7 Things Every Traveler Should Know Before Going to Cuba

We break down the most important things to know before traveling to Cuba – from visas to the local currency – so that your travel planning can go a lot smoother.


A bicycle taxi outside a colorful building in Havana. Photo © Goats on the Road

As you start planning for a trip to Cuba, you may start to feel overwhelmed. There’s a lot to know before you go, including the mandatory insurance policy, visa policies, scams, potential dangers and the dual-currency system. These insider tips will help you prepare.

1. You must have travel insurance

Every traveler who visits Cuba must show proof of valid travel insurance with medical coverage upon entering the country.

While there are reports of some border officials failing to check, to be safe you should definitely have insurance when you land.

If you don’t have any travel insurance when your plane lands, you can buy it at the airport, but it may not provide adequate coverage for emergencies.

2. You must have a visa before arriving

There is no visa on arrival (VOA) in Cuba. Visitors from most countries, including the US, UK, Australia, Canada, and most European countries, need to procure a Cuba Tourist Card (often referred to as a Tourist Visa) before boarding the plane to Cuba. These are available through the consulate, a travel agency or tour operator, or at some airports, and some airlines will include the Tourist Card in the ticket price. Citizens from a handful of countries can stay in Cuba without applying for a Tourist Card. And citizens of a few countries are ineligible for the Tourist Card and need to get a Cuba Visa from their local consulate.

If you’re an American Citizen traveling on an American passport, you’re technically not allowed to visit Cuba unless you fall under one of these 12 categories.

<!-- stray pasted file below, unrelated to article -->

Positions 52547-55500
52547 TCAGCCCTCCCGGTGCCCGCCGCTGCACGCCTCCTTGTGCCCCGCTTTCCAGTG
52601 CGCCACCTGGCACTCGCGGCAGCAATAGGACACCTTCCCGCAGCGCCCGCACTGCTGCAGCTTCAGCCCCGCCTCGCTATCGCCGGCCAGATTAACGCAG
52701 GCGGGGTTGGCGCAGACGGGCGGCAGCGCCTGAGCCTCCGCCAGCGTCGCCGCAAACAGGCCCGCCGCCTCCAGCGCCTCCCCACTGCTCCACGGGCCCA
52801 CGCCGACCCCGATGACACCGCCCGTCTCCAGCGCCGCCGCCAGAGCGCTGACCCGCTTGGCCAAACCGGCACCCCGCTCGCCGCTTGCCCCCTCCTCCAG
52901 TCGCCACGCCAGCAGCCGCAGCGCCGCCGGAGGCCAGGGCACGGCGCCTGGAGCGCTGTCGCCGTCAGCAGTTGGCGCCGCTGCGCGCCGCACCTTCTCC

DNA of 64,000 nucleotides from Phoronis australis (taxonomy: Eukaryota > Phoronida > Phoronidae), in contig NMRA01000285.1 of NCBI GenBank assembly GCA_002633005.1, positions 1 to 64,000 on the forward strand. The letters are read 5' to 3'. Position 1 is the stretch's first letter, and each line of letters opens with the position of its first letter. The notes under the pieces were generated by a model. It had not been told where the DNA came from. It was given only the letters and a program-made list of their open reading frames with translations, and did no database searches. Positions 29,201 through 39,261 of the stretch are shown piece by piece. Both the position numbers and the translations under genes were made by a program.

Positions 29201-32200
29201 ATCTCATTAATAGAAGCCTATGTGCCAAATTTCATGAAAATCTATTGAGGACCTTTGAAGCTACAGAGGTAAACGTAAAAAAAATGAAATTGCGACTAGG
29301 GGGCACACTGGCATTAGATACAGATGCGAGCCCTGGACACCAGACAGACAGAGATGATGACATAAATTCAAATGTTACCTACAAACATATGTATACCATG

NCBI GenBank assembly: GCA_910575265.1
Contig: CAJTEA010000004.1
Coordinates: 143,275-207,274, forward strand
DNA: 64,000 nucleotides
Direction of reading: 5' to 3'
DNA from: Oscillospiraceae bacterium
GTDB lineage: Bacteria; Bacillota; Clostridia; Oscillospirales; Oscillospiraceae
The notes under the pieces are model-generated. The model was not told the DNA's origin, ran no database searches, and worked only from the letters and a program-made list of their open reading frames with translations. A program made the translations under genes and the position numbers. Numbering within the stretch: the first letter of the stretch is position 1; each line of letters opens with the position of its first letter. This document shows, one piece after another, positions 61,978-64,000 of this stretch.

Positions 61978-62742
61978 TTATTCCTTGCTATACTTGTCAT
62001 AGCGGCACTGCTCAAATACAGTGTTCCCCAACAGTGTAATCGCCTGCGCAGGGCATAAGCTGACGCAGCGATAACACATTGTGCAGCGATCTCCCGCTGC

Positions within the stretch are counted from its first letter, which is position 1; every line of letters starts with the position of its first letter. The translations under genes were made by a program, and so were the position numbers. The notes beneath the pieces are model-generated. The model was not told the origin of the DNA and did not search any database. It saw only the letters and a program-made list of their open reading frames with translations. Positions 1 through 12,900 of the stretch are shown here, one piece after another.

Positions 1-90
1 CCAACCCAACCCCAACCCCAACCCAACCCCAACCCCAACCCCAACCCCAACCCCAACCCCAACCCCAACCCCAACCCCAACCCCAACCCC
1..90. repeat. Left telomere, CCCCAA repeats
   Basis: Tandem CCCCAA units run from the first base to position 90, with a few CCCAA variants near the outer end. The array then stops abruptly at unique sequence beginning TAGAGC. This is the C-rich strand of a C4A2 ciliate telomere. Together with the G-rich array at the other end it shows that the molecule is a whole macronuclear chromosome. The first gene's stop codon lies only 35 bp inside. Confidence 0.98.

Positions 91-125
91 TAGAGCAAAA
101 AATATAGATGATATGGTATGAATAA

Thankfully, it’s becoming increasingly easy for Americans to travel to Cuba, as one of the twelve categories is: “support for the Cuban people”.

3. There are no longer two currencies in Cuba

After some 25 years of using two currencies, Cuba adopted the Cuban peso (CUP) as its sole currency in January 2021.

It’s always wise to carry some CUP in your pocket in case you come across a “peso food” stand. These places serve up tasty meals and charge in CUP, so you can usually get a filling dish for just a buck or two.

Peso Pizza food stand in Cuba.
Peso Pizza food stand in Cuba. Photo credit: Goats on the Road

4. There’s no longer an American dollar tax

In 2020, Cuba eliminated its 10% American Dollar tax. Previously, if you tried to exchange USD at a cardeca (money exchange booth) for Cuban currency, you were charged an extra 10%.

It used to be a good policy for Americans to convert their USD into Canadian Dollars, Euro, Great British Pounds or another major internationally accepted currency before heading to Cuba, but that's no longer the case.

On another note, American debit and credit cards do not work at the ATMs in Cuba, and you cannot pay your bill with credit card.